Chap011App
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Chap011App

Course Number: ECON 110, Spring 2011

College/University: DeVry Fremont

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Chapter 11 Monopolistic Competition and Oligopoly (Appendix) Chapter 11 Monopolistic Competition and Oligopoly (Appendix) APPENDIX QUESTIONS 1.Is the game shown by Figure 11.3 in the chapter (not this appendix) a zero-sum game or is it a positive-sum game? How can you tell? Are there dominant strategies in this game? If so, what are they? What cell represents a Nash equilibrium and why? Explain why it is so...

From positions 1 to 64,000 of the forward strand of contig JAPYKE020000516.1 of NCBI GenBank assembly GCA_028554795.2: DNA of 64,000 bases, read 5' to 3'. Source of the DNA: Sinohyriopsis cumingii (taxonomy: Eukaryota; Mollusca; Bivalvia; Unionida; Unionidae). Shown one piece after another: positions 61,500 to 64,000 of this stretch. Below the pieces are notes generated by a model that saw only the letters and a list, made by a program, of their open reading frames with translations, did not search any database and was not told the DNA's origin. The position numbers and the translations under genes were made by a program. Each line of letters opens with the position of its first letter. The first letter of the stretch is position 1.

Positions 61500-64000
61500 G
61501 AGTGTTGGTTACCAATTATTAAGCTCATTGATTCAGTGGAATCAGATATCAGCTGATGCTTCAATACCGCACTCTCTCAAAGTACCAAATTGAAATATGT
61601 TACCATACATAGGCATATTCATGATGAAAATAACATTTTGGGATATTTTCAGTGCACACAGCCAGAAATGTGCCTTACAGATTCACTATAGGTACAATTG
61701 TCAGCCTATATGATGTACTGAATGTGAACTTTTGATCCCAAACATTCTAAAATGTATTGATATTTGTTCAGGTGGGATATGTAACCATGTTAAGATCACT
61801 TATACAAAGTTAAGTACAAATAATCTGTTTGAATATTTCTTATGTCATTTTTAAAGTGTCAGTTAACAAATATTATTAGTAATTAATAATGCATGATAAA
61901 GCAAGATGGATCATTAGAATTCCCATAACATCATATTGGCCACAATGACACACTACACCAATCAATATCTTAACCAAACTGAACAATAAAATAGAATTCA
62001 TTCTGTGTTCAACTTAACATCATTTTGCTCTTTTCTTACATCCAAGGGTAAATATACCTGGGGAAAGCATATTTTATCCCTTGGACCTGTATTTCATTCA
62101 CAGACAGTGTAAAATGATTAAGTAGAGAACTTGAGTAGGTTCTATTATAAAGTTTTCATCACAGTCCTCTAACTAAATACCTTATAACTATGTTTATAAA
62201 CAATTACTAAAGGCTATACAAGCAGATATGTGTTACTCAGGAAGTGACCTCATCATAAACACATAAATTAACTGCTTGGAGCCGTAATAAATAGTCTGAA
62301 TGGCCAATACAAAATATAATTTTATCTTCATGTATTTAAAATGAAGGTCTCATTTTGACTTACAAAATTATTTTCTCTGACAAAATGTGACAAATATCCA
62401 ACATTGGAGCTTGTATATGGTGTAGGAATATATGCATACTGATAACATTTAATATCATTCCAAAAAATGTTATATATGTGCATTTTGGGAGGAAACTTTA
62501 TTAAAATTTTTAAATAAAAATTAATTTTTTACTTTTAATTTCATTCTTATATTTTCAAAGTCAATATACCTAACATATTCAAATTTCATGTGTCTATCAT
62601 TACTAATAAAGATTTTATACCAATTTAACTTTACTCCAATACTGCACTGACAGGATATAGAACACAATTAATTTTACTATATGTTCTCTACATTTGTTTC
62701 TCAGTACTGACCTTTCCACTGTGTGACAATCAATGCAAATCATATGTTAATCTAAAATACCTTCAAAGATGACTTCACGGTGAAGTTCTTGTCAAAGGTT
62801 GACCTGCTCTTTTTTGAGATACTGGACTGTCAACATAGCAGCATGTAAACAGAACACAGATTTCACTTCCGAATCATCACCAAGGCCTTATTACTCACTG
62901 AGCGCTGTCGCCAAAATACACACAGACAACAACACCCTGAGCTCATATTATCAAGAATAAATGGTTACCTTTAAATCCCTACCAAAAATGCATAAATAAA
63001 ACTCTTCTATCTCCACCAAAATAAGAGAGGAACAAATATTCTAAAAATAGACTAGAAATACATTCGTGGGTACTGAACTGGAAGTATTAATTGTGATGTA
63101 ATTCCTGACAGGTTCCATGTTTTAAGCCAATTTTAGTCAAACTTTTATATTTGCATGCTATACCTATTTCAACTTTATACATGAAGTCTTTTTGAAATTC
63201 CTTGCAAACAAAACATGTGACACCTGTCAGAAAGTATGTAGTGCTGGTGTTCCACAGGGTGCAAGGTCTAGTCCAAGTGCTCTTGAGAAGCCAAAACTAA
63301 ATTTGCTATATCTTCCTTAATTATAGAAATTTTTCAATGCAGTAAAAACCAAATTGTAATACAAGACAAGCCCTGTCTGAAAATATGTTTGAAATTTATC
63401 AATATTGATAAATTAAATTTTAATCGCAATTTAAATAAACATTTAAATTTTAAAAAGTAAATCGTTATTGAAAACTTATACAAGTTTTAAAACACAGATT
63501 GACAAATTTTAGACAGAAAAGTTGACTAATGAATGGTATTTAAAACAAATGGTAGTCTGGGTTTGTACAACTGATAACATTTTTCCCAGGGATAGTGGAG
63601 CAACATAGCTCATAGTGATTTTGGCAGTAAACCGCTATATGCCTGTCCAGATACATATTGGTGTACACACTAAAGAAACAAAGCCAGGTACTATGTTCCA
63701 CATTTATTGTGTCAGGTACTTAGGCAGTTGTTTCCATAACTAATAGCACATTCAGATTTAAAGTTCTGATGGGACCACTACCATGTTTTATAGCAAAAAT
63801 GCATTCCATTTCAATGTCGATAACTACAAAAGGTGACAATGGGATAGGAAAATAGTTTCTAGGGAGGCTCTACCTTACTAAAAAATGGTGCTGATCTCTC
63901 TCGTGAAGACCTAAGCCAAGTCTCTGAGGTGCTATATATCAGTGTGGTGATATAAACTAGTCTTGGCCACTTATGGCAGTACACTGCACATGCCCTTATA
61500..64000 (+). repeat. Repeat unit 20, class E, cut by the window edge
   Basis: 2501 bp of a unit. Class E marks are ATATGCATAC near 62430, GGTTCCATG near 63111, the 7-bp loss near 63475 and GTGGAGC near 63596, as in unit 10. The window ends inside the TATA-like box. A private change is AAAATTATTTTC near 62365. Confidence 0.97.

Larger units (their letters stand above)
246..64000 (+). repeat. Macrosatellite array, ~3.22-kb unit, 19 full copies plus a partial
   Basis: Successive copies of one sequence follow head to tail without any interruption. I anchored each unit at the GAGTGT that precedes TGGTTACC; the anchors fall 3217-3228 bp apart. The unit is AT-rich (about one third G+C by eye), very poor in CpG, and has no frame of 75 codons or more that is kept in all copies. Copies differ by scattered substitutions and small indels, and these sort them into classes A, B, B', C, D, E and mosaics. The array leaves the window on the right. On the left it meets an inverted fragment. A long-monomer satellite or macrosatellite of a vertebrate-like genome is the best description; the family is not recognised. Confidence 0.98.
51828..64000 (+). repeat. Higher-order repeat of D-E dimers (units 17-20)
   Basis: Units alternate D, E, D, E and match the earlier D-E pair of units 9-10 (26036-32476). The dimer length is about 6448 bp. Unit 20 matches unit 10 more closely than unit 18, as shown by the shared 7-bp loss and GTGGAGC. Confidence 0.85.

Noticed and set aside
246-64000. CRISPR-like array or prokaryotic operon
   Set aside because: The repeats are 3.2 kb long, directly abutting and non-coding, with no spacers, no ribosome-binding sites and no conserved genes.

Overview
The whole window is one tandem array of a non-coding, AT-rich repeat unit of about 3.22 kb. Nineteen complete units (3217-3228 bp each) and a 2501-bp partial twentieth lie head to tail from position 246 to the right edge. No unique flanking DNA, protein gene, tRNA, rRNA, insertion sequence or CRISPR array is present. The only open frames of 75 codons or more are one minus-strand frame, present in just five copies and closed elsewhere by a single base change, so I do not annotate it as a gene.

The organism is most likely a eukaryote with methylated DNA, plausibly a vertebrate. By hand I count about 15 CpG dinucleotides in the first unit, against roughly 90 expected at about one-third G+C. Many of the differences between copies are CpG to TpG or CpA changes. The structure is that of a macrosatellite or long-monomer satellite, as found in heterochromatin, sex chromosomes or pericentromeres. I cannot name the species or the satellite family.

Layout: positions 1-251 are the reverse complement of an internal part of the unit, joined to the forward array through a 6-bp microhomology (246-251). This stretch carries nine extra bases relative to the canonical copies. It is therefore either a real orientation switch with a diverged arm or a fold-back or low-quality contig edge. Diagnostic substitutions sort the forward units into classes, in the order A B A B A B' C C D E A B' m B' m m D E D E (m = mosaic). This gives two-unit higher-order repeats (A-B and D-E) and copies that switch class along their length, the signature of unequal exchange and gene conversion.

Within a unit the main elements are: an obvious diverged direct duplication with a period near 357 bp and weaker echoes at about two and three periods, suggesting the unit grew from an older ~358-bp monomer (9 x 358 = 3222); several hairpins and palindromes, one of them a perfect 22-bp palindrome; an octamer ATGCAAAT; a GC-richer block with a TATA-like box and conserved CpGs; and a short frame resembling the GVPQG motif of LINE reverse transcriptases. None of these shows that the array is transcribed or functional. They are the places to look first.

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11 Chapter Monopolistic Competition and Oligopoly (Appendix) Chapter 11 Monopolistic Competition and Oligopoly (Appendix) APPENDIX QUESTIONS 1.Is the game shown by Figure 11.3 in the chapter (not this appendix) a zero-sum game or is it a positive-sum game? How can you tell? Are there dominant strategies in this game? If so, what are they? What cell represents a Nash equilibrium and why? Explain why it is so difficult for Uptown and RareAir to achieve and maintain a more favorable cell than the Nash equilibrium in this single-period pricing game. LO8 Answer: This is a positive-sum game since the sum of the payoffs for each firm is positive. Yes, the dominant strategy is for both firms to use a low price strategy. This strategy will provide the highest payoff regardless of what the other firm does. The Nash equilibrium is for both firms to play the low price strategy (low-low cell) since neither firm has an incentive to deviate from this strategy given the strategy of the competing firm. The more favorable outcome would be for both firms to collude and use the high price strategy. Both firms would earn a profit of $12 rather than $8 in this case. The problem is that both firms have an incentive to deviate from this strategy given that the other firm is playing the high price strategy. By pricing low, given the other firm is pricing high, profits increase to $15 (rather than $12 through cooperation). 2.Refer to the payoff matrix in question 8 at the end of this chapter. First, assume this is a onetime game. Explain how the $60/$57 outcome might be achieved through a credible threat. Next, assume this is a repeated game (rather than a one-time game) and that the interaction between the two firms occurs indefinitely. Why might collusion with a credible threat not be necessary to achieve the $60/$57 outcome? LO8 Answer: Either firm could threaten to flood the market to induce the other firm to choose the $40 pricing strategy. This threat is likely to be credible since both firms benefit from the $40 pricing strategy. In a repeated game setting this threat may not be necessary since the present value of cooperation may exceed the one-time gains from deviating from the $40-$40 pricing strategy. Thus, each firm may have incentive not to deviate from the $40-$40 strategy out of fear of lower profits in the future. 11A-1 Chapter 11 Monopolistic Competition and Oligopoly (Appendix) 3. Refer to the payoff matrix below. LO8 Assuming this is a sequential game with no collusion, what is the outcome if Firm A moves first to build a new type of commercial aircraft? Explain why first-mover strategies in the real-world are only as good as the profit projections on which they are based. How could a supposed win from moving first turn out to be a big loss, whereas the loss of being preempted turn out to be a blessing in disguise? Answer: The dominant strategy for firm B is to build. The payoff from this buildstrategy is greater than the alternative not to build, regardless of what firm A does. Since firm A will recognize this strategy, they will choose not to build, thus minimizing their losses. Thus, even as a first mover firm A will choose not to build. A win for firm B may not materialize if the projections about profits are incorrect. For example, if there is a global downturn that reduces the demand for aircraft and firm B has already built the aircraft, then this may result in a loss for firm B. 4. ADVANCED ANALYSISSuppose you are playing a game in which you and one other person each picks a number between 1 and 100, with the person closest to some randomly selected number between 1 and 100 winning the jackpot. (Ask your instructor to fund the jackpot.) Your opponent picks first. What number do you expect her to choose? Why? What number would you then pick? Why are the two numbers so close? How might this example relate to why Home Depot and Lowes, Walgreens and Rite-Aid, McDonalds and Burger King, Borders and Barnes & Noble, and other major pairs of rivals locate so close to each other in many welldefined geographical markets that are large enough for both firms to be profitable? LO8 Answer: As the first player it is optimal to choose 50. The reasoning is that your opponent could choose a number that significantly reduces your chances of winning if you didnt choose 50. For example, if you choose 1, the next player could choose 2. Thus, the only way you win is if the number 1 is drawn. How about picking 25? Your opponent would pick 26. Thus you only have a 25% chance of winning. How about 49? The same logic applies. The logic applies to companies that market similar (identical products). All of these companies choose a central location to maximize their share of costumers, assuming consumers base their behavior on distance alone. But even if this isnt a valid assumption the theory still applies for a homogeneous population. 11A-2 Chapter 11 Monopolistic Competition and Oligopoly (Appendix) APPENDIX PROBLEMS 1. Consider a punishment variation of the twofirm oligopoly situation shown in the figure below. Suppose that if one firm sets a low price while the other sets a high price, then the firm setting the high price can fine the firm setting the low price. Suppose that whenever a fine is imposed, X dollars is taken from the lowprice firm and given to the highprice firm. What is the smallest amount that fine the X can be such that both firms will want to always set the high price? LO8 Answer: $3 million and one cent (also accept $3 million as an answer here). Feedback: Let's look at the following example. Consider a punishment variation of the twofirm oligopoly situation shown in Figure 11.3 in the chapter (not in this appendix). Suppose that if one firm sets a low price while the other sets a high price, then the firm setting the high price can fine the firm setting the low price. Suppose that whenever a fine is imposed, X dollars is taken from the lowprice firm and given to the highprice firm. What is the smallest amount that the fine X can be such that both firms will want to always set the high price? From the above figure we can see if one firm deviates from the high price while the other maintains the high price the firm that deviates will earn an extra $3 million in profits (If the firm continued with the high price it would earn $12 million and if the firm deviates it will earn $15 million). Given this potential for additional profit the fine will need to be equal to or greater than this value. If the fine is set at $3 billion (plus one cent) it is in the firm's interest to maintain the high price because the fine (penalty) is greater than the gain. 11A-3 Chapter 11 Monopolistic Competition and Oligopoly (Appendix) 2. Consider whether the promises and threats made toward each other by duopolists and oligopolists are always credible (believable). Look at the figure below. Imagine that the two firms will play this game twice in sequence and that each firm claims the following policy. Each says that if both it and the other firm choose the high price in the first game, then it will also choose the high price in the second game (as a reward to the other firm for cooperating in the first game). LO8 a) As a first step toward thinking about whether this policy is credible, consider the situation facing both firms in the second game. If each firm bases its decision on what to do in the second game entirely on the payouts facing the firms in the second game, which strategy will each firm choose in the second game? b) Now move backward in time one step. Imagine that it is the start of the first game and each firm must decide what to do during the first game. Given your answer to part a, is the publicly stated policy credible? (Hint: No matter what happens in the first game, what will both firms do in the second game?) c) Given your answers to a and b, what strategy will each firm choose in the first game? Answer: (a) Each firm will choose the low price strategy in the second game. (b) No.. (c) Each firm will choose the low price strategy in the first game. Feedback: Let's look at the following example. Consider whether the promises and threats made toward each other by duopolists and oligopolists are always credible (believable). Look back at Figure 11.3 in the chapter (not in this appendix). Imagine that the two firms will play this game twice in sequence and that each firm claims the following policy. Each says that if both it and the other firm choose the high price in the first game, then it will also choose the high price in the second game (as a reward to the other firm for cooperating in the first game). 11A-4 Chapter 11 Monopolistic Competition and Oligopoly (Appendix) a) As a first step toward thinking about whether this policy is credible, consider the situation facing both firms in the second game. If each firm bases its decision on what to do in the second game entirely on the payouts facing the firms in the second game, which strategy will each firm choose in the second game? Each firm will choose the low price strategy in the second game. The reason is that there can be no penalty after this stage of the game because the game ends. Here the low price strategy strictly dominates the high price strategy for both firms. If Uptown air plays low they are better off than if they played high regardless of the choice made by RareAir. If RareAir plays high then Uptown Air receives $15 (which is greater than $12). If RareAir plays low then Uptown Air receives $8 (which is greater than $6). The same logic applies to the choice made by RareAir. Thus, the choice is low-low at this stage of the game. b) Now move backward in time one step. Imagine that it is the start of the first game and each firm must decide what to do during the first game. Given your answer to part a, is the publicly stated policy credible? (Hint: No matter what happens in the first game, what will both firms do in the second game?) The policy is not credible because firms will not follow through on promises to play the high price strategy in the second game. Because both firms will base their decisions in the second game on the payouts in the second game, they will always choose the low price strategy in the second game. c) Given your answers to a and b, what strategy will each firm choose in the first game? Each firm will choose the low price strategy in the first game. This is because they know that nothing they do in the first game will affect the decisions that each of them will make to play the low price strategy in the second game. Thus, they base their decision about the first game solely on the payouts from the first game. Doing so leads both firms to choose the low price strategy in the first game. 11A-5